BIELEN v. The STATE.
Robert Bielen was indicted for terroristic threats, family violence battery, aggravated assault, cruelty to children, and six counts of simple battery. Pursuant to a negotiated plea agreement, Bielen pled guilty to terroristic threats and family violence battery, and the state dropped the other charges. The trial court accepted the negotiated sentencing recommendation and ordered Bielen to serve concurrent sentences of twelve months in confinement for the family violence offense and three years in confinement followed by one year on probation for the terroristic threats offense. More than four months after pleading guilty, Bielen moved to withdraw his plea on the ground that his attorney had been ineffective. The trial court denied the motion. Bielen appeals, claiming that the trial court erred in failing to find that he received ineffective assistance of counsel. The claim is without merit, so we affirm the trial court's refusal to allow a withdrawal of the guilty plea.
1. Bielen contends that he should be allowed to withdraw his guilty plea because his trial counsel was ineffective in advising him to plead guilty to terroristic threats after the trial court failed to determine that there was a factual basis for the plea as required by Uniform Superior Court Rule 33.9. Contrary to Bielen's contention, his attorney was not ineffective and the trial court did not err in denying his motion to withdraw his guilty plea.
USCR 33.9 does require a trial court to determine that there is a factual basis for a guilty plea.1 The rule provides: “Notwithstanding the acceptance of a plea of guilty, the judgment should not be entered upon such plea without such inquiry on the record as may satisfy the judge that there is a factual basis for the plea.” 2 A trial court may glean the factual basis for a plea from facts put on the record at the guilty plea hearing, or the court may learn the factual basis from parts of the record outside the plea hearing so long as the court makes clear on the plea hearing record that it is relying on those other parts of the record and so long as those parts are included in the record for appeal.3
At the plea hearing in the instant case, the trial court made no mention of any part of the record outside the hearing, so we must presume that the court relied only on the facts established at the plea hearing. At the hearing, Bielen admitted to the court that he had threatened to commit bodily harm against the victim. But that admission was the only evidence concerning the terroristic threats charge. There was no statement of exactly what the threats were, nor was there an explanation of the precise circumstances surrounding how, when, where, and why the threats were made.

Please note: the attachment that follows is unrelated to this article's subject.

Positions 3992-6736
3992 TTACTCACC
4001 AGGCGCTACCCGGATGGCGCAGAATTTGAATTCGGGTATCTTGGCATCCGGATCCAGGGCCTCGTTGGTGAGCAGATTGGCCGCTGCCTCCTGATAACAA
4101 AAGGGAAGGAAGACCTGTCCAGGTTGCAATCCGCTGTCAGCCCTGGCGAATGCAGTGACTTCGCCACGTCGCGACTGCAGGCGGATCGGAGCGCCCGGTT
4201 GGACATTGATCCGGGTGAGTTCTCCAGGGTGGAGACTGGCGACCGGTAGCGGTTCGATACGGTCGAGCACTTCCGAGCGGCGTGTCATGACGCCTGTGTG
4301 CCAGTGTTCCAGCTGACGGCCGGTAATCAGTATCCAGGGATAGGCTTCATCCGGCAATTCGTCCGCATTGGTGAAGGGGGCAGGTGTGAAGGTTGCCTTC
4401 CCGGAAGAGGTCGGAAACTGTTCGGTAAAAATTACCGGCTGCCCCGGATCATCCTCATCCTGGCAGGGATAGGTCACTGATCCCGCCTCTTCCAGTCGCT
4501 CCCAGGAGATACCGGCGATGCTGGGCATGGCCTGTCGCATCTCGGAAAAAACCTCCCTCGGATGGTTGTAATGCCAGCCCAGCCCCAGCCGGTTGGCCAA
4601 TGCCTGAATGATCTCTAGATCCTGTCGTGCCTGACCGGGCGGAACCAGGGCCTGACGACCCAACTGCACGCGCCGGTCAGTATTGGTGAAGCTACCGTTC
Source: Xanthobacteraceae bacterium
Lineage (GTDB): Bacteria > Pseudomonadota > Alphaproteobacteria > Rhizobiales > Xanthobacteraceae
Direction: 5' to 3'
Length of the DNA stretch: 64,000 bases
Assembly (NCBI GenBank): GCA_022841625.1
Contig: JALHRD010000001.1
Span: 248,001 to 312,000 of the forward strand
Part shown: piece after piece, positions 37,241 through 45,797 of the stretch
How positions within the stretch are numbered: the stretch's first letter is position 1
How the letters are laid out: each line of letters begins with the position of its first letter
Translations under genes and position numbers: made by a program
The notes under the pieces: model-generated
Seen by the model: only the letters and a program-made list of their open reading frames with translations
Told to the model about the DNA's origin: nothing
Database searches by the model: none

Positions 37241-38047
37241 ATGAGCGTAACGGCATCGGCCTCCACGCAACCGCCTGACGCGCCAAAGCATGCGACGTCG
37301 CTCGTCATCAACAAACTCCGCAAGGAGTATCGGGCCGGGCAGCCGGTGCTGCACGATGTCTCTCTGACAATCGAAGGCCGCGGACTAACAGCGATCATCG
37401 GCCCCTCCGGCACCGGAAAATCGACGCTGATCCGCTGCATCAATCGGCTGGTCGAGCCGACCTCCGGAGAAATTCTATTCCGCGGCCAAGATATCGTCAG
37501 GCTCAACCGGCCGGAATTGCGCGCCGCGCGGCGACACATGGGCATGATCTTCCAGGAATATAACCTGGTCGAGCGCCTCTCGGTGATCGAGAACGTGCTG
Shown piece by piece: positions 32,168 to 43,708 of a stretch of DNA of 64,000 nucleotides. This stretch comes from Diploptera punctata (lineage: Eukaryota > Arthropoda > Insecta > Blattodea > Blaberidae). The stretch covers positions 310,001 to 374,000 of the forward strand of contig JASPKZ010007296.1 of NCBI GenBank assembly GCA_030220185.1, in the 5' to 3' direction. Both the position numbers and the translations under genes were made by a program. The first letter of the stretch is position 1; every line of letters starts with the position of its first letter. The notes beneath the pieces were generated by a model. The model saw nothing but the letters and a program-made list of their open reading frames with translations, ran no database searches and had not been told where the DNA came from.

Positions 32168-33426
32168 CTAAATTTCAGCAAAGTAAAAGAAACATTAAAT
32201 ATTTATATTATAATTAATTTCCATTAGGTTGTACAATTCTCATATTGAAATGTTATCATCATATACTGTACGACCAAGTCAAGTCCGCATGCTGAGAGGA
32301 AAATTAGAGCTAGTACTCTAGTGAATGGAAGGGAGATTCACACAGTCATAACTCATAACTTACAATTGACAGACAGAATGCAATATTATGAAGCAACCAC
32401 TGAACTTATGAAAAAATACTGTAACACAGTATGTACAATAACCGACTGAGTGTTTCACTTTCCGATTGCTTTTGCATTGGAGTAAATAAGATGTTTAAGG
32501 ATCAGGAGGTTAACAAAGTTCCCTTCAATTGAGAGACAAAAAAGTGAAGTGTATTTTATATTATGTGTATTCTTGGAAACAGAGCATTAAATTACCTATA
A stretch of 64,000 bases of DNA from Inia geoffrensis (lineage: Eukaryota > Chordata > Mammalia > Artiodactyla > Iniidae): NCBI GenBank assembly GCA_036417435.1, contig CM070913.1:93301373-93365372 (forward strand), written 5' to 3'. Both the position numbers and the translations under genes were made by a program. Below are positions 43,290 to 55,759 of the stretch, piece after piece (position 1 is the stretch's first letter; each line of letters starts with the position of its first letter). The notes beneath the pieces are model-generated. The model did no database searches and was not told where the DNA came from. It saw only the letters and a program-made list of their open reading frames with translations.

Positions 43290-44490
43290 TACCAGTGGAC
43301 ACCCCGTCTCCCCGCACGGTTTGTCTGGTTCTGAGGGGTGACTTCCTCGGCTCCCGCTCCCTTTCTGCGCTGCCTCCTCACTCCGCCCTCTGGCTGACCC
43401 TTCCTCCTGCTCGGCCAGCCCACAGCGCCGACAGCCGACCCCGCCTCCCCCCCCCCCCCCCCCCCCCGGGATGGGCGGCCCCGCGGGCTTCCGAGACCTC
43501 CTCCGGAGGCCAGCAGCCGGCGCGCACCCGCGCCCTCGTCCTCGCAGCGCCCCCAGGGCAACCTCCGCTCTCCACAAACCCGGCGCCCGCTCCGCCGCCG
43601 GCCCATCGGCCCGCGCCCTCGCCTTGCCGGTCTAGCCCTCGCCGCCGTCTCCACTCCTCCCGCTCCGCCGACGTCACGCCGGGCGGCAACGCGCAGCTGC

Given the facts presented at the plea hearing, we agree with the state's concession in its appellate brief that it failed to clearly establish the factual basis for Bielen's guilty plea to terroristic threats. The crime of terroristic threats requires not only that a person threatens to commit a crime of violence, but also that the threat be made for the purpose of terrorizing another person.4 The court here, based on Bielen's admission, was authorized to find as fact that Bielen threatened the victim with bodily harm. But absent some direct or circumstantial evidence as to the purpose of such threats, there is no factual basis from which the court could have satisfied itself that Bielen's purpose was to terrorize the victim.5
Nevertheless, a violation of USCR 33.9 does not necessarily mandate the grant of a motion to withdraw a guilty plea.6 Under USCR 33.12, after sentence is imposed, a guilty plea may be withdrawn only to correct a manifest injustice.7 The Supreme Court of Georgia has held that there is no manifest injustice where, despite a violation of USCR 33.9, there is evidence in the record establishing a factual basis for the crime in question.8 Even though such evidence may not be relied on to conclude that the trial court made a subjective finding as to the factual basis, an appellate court is free to rely on it in concluding that withdrawal of a guilty plea is not necessary to correct a manifest injustice.9
The record in the instant case contains evidence outside the plea hearing which establishes a factual basis for the crime of terroristic threats. That evidence is the victim's testimony given at a bond reduction hearing held several months prior to the plea hearing and held before the same judge who presided over the plea hearing. At that bond hearing the victim, who had been married to Bielen, testified that he accused her of cheating on him, hit her with his fist and with a baseball bat, kicked her, and choked her. He threatened her with a knife and also threatened her life. He pointed a gun at her head and said that before he would let anyone keep his children away from him, he would kill her, kill the children, and then kill himself. Because the victim's testimony provides a factual basis for the crime of terroristic threats, the USCR 33.9 violation does not rise to the level of a manifest injustice requiring a withdrawal of the guilty plea.10
Likewise, Bielen cannot show that his trial counsel was ineffective in failing to object to an error by the trial court that itself was not a manifest injustice. To prevail on a claim of ineffective assistance of counsel, Bielen must show both that his attorney's performance was deficient and that but for the attorney's unprofessional errors there is a reasonable probability the result of the plea hearing would have been different.11 Bielen claims that his attorney was deficient in failing to challenge the USCR 33.9 violation and that the deficiency harmed him because he would not have pled guilty to the charge had he known of the violation. However, even if Bielen's counsel was deficient in not objecting to the lack of a factual basis for terroristic threats, the trial court was authorized to find that such a deficiency did not affect the outcome of the guilty plea hearing.